There is this thing that happens when you see someone that looks like you, or your brother, or your future child, being killed unjustly by police, over and over and over again. It either makes you numb to the violence, allowing you to passively accept that violence as normal, mandatory, or warranted. Or it fills you with rage. A hopeless rage. A rage that can never truly be retaliated. We’ve seen countless black and brown bodies shot down by police since the killing of Trayvon Martin, everyday we’ve hash-tagged the names of our skinfolk or kinkolk, we’ve erected street memorials of flowers, cards, and candles. And for many of these faces, these families, we have not received due justice.
So Thanksgiving, for the second year in a row, we unknowingly decided between choosing love or choosing hate. Choose to give and show compassion and care to the people around us or fight against people, or systems, that dehumanize and harm us. We shouldn’t have to fight to live. We shouldn’t have to, year after year, prove our humanity to a system that devalues us. I choose life and love. I can no longer stand for reactionary causes. Real revolution starts with, and ends with love.
On Thanksgiving, in response to the Laquan McDonald video, we gave love. Wholeheartedly. We gathered in McPherson Square, a park just blocks from the White House, known for it’s influx of homeless residents. We shared, we prayed, and we gave thanks. We watched families, organizations, and businesses pass out food along side us. We gave out tons of food and toiletries to people who needed it. Ethiopian food trucks passed out traditional thanksgiving meals, just because. We conversed with each other, and even if just for a few hours on a beautiful and warm Thanksgiving day, our only concern was making sure everyone had a plate. The reality of the moment was heartbreaking. Here we were, hungry and close to poor ourselves, passing out food to hundreds of homeless people in the Nation’s capital. It’s a crushing reality knowing that this nation, our government, doesn’t value the lives of it’s people; poor, black, veteran or other.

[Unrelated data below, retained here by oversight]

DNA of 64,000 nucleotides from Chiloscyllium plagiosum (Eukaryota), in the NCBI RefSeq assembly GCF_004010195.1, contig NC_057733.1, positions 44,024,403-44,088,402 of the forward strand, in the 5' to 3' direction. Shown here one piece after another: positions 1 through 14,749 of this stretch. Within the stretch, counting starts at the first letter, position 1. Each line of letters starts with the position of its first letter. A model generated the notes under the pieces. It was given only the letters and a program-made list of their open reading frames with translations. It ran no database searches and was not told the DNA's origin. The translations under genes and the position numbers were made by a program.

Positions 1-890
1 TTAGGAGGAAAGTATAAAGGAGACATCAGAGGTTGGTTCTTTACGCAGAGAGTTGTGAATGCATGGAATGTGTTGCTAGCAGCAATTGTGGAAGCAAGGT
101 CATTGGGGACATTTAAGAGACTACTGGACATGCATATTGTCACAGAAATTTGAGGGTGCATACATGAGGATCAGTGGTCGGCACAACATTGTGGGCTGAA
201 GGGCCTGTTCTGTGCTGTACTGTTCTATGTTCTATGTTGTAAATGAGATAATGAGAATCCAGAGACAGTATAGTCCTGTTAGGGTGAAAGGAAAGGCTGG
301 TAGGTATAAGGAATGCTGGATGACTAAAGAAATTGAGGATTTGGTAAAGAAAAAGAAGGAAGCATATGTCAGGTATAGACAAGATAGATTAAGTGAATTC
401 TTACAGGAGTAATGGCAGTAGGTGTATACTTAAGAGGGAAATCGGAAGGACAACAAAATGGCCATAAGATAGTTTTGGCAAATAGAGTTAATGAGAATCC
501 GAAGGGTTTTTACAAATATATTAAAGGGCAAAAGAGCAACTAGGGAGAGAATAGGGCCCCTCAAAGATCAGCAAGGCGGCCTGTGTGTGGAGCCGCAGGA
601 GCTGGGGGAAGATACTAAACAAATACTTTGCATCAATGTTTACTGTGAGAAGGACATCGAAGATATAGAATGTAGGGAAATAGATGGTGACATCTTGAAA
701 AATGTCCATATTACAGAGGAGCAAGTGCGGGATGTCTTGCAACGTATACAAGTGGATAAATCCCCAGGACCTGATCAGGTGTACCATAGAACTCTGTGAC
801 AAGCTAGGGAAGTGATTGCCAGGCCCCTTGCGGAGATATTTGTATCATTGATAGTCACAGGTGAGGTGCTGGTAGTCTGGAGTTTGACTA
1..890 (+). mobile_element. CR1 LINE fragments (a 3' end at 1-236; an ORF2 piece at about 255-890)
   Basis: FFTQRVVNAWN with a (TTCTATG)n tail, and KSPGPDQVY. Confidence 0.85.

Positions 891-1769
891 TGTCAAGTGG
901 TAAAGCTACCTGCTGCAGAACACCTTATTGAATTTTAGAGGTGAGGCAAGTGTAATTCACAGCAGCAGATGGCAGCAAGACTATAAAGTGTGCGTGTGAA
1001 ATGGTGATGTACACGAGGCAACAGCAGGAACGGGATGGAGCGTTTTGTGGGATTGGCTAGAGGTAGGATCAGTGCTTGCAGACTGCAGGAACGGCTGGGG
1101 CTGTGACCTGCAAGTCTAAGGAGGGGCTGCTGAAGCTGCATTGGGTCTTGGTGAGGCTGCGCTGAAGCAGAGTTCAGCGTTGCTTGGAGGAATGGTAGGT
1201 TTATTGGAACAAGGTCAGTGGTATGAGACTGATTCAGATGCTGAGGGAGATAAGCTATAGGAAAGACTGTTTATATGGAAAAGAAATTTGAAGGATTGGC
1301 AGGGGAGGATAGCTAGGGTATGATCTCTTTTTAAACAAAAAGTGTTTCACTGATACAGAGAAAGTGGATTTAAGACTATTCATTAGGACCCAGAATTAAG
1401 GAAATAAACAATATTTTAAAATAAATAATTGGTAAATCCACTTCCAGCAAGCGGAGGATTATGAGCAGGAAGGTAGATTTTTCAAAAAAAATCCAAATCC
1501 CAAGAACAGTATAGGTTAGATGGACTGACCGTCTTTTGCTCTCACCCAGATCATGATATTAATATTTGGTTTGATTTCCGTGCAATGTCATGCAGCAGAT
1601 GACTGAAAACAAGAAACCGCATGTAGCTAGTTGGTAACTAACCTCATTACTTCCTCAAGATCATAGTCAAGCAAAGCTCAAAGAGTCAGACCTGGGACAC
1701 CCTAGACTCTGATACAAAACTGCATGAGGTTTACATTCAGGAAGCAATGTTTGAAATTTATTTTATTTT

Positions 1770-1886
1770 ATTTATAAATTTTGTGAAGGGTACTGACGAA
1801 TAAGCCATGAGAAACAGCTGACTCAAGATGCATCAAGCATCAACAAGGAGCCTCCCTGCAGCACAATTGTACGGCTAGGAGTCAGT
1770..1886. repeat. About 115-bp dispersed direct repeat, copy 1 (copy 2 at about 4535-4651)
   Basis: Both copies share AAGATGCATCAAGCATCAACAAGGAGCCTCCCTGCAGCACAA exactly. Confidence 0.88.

At such a strange time in this country, where institutional and state-sanctioned violence is widespread, the only thing we can do is act in love. By acting in love, we are naturally protesting and boycotting any organization, system, or people that does not benefit the collective humanity, happiness, and peacefulness of all human beings.